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Conas atá tú?

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Post August 20 2003, 13:07 PM
Caireann
Gaeilgeoir
 
Posts: 415
Dia dhiabh,

I'm sure I learnt 'Conas atá tú?' but anything I've looked at recently says 'Conas tá tú?'

An raibh mé mícheart le 30+ mbliana?

-KS
Ní bhíonn sé ro-dhéanach le h-ardleanbaíocht a chaitheamh.

 
Post August 20 2003, 13:13 PM
Deb
Giostaire
 
Posts: 3693
Don't feel bad, KS. I am finding a lot of that particular difference as well. The "Irish On Your Own" course teaches Conas áta tú. But other internet items don't.

I wonder if the forum members who have Teach Me! Irish will please tell us what form that course teaches.

:?
Tá mé ag foghlaim i gcónaí. With translations, it is best to wait for someone more adept than I to confirm.
_________________
Deb
__________________________________
When the one man loves the one woman, and the one woman loves the one man, the very angels leave Heaven and come and sit in that house and sing for joy.

Post August 20 2003, 13:53 PM
JSmith13
Scríbhneoir d'Éigean
 
Posts: 20540
Maybe it's a dialect thing. In a book I have, How are you? is:

Cad é mar atá tú? Ulster

Cén chaoi a bhuil tú? Connaught

Conas tá tú? Munster
Beidh ár lá linn.......go luath!!

I'm a beginner. Wait for more input with my translations.

Image

Post August 20 2003, 14:09 PM
Asarlaí
 
a chairde,

Conas atá tú was the first phrase I learnt after hearing it in a film. I like the word conas and wish it was used more as 'how' but that's probably just because of my desire to seek word for word translation..(English speaker alert)..

What say Tadhg?

Slán tamall

Post August 20 2003, 16:04 PM
Antóin
Giostaire
 
Posts: 4296
Conas atá tú? Conas tá tú?
Both are correct, the first is a more traditional spelling I think and is not used much nowadays.

To make things even more complicated, most of us in Munster pronounce it - Conas tán tú?

Post August 20 2003, 16:56 PM
Corvus93
Scéalaí Mór
 
Posts: 2279
Somhairle wrote:a chairde,

Conas atá tú was the first phrase I learnt after hearing it in a film. I like the word conas and wish it was used more as 'how' but that's probably just because of my desire to seek word for word translation..(English speaker alert)..

What say Tadhg?

Slán tamall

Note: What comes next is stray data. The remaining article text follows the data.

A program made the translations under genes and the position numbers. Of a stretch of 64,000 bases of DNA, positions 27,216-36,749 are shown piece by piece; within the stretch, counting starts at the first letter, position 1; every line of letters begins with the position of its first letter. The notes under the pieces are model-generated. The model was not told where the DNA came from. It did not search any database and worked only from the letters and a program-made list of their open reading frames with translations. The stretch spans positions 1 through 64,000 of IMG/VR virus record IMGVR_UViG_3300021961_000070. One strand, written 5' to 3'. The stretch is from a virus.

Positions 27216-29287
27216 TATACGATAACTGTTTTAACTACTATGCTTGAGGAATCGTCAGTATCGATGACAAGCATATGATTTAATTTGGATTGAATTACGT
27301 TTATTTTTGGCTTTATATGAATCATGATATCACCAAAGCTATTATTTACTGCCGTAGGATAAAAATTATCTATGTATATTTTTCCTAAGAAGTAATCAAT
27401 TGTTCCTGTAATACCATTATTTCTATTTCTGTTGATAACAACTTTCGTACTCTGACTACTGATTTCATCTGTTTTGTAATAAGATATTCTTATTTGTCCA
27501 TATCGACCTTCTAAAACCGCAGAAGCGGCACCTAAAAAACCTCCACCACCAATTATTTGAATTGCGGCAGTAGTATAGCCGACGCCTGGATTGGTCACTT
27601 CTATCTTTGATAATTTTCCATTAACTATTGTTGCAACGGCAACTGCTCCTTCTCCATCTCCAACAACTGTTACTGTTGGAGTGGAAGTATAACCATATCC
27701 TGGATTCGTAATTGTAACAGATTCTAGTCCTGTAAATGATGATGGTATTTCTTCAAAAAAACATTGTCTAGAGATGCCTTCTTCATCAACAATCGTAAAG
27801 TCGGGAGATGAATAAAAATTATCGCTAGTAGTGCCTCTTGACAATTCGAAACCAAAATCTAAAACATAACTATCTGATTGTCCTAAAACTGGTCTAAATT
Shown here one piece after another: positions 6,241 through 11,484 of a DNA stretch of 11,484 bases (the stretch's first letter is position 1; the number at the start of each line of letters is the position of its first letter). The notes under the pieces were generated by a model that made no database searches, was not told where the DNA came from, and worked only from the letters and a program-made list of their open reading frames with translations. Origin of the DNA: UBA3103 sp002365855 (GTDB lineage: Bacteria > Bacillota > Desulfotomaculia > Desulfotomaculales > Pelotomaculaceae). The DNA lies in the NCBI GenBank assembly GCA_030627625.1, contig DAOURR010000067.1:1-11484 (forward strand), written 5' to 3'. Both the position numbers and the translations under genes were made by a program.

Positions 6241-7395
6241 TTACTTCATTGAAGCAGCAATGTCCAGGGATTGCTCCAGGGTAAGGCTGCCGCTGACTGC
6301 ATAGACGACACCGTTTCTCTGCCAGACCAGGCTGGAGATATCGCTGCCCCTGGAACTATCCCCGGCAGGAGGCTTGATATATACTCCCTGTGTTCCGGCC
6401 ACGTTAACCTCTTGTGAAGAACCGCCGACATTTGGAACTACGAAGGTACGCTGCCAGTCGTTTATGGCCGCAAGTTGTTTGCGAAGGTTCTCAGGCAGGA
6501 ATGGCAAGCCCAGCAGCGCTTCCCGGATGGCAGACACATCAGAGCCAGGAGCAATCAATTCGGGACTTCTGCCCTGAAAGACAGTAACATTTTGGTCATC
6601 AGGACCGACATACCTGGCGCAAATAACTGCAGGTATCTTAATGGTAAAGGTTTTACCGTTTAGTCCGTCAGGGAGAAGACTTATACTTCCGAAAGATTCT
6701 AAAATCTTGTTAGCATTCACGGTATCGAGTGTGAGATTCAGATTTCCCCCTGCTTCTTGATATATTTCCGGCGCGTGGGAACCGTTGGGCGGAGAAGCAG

:mrgreen:
maybe we should create an ESA! ESA! warning anagram?! I suffer this malady myself

C-
Táim buíoch le cibé déithe a bhéadh ann
as m'anam nach gcloífaí go deo.

Post March 20 2004, 10:32 AM
jamesnp
Giostaire
 
Posts: 3397
I have some more info if you want it:

"Conas atá tú" is "Standardised Irish", therefore it is also now new Leinster Irish (old Leinster Irish is an actual different dialect, but it has died). Leinster Irish has grown up through the Irish Education system - it is the Irish taught in Dublin (and around the country) schools, and with little or no other influences, young Dubliners, like myself, speak it today.

In other provinces young people are taught from the standardised text books, but their teachers - who are probably from the area - would use local dialect.

Basically it boils down to a comparison in English:

Conás atá tú = How are you?
Conás tá tú = How'r'ya?

Therefore, Conás tá tú should be written: "conas 'tá tú". Though, that doesn't matter when you're speaking! Basically rule of thumb, do whatever you like when you're speaking, but use standardised Irish for writing... just like you would in English - entirely up to you though! ;)

-James
Last edited by jamesnp on April 25 2005, 23:46 PM, edited 1 time in total.

Post March 20 2004, 11:56 AM
Conor
Aistritheoir Cíocrach
 
Posts: 16141
compare

Cad é mar (a)tá tú -- How are you?


it doesn't matter --- one's the present tense and one's the present relative

Post March 20 2004, 13:40 PM
cheryl
Anseo again
 
Posts: 14
I know what you mean about the differences it can be confusing knowing which word or phrase to use when there is more then one for the same word or phrase. I'm a student of irish myself and i've been learning for the last 6 months or so. The other night my teacher gave me some homework to do I have to write out an entire conversation in irish between myself and another person.... AHHHHHHHHHHHH
Homework... feels more like torture lol.
I may joke with my teacher about it being torture but i do love learning it really.
I maybe progressing nicely but to write out a whole conversation i think he has more faith in me then i do.

Post March 20 2004, 13:50 PM
Brian
Andúileach IGTF
 
Posts: 14819
jamesnp wrote:I have some more info if you want it:

"Conas atá tú" is "Standardised Irish", therefore it is also Leinster Irish. Leinster Irish has grown up through the Irish Education system - it is the Irish taught in Dublin (and around the country) schools, and with little or no other influences, young Dubliners, like myself, speak it today.

In other provinces young people are taught from the standardised text books, but their teachers - who are probably from the area - would use local dialect.

Basically it boils down to a comparison in English:

Conás atá tú = How are you?
Conás tá tú = How'r'ya?

Therefore, Conás tá tú should be written: "conas 'tá tú". Though, that doesn't matter when you're speaking! Basically rule of thumb, do whatever you like when you're speaking, but use standardised Irish for writing... just like you would in English - entirely up to you though! ;)

-James



Nice post James

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